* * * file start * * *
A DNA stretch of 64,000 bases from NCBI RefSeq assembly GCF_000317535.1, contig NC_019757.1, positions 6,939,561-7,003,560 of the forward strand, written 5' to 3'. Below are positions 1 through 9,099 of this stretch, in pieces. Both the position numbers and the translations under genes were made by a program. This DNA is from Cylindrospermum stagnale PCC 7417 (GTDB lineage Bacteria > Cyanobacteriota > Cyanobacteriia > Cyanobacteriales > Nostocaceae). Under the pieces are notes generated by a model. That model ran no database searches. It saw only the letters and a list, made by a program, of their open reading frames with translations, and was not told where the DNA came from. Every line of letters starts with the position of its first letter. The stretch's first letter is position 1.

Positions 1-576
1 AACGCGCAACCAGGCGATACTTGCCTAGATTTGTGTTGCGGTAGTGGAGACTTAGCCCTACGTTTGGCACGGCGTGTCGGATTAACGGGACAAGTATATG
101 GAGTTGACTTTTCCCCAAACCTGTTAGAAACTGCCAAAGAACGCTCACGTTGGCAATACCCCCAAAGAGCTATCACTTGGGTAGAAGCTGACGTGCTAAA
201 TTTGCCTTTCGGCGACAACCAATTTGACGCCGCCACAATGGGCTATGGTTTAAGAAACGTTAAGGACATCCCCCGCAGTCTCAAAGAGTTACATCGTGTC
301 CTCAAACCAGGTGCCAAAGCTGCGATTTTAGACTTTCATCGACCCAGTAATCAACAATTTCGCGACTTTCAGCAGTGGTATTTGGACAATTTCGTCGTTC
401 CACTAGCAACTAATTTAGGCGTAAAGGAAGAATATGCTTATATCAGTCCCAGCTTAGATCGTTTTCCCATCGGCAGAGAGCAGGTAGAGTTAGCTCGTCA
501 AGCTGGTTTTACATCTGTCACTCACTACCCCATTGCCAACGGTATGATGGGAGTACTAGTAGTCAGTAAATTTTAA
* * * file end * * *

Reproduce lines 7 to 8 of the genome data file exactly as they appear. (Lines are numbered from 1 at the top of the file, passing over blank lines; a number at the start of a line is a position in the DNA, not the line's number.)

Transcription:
401 CACTAGCAACTAATTTAGGCGTAAAGGAAGAATATGCTTATATCAGTCCCAGCTTAGATCGTTTTCCCATCGGCAGAGAGCAGGTAGAGTTAGCTCGTCA
501 AGCTGGTTTTACATCTGTCACTCACTACCCCATTGCCAACGGTATGATGGGAGTACTAGTAGTCAGTAAATTTTAA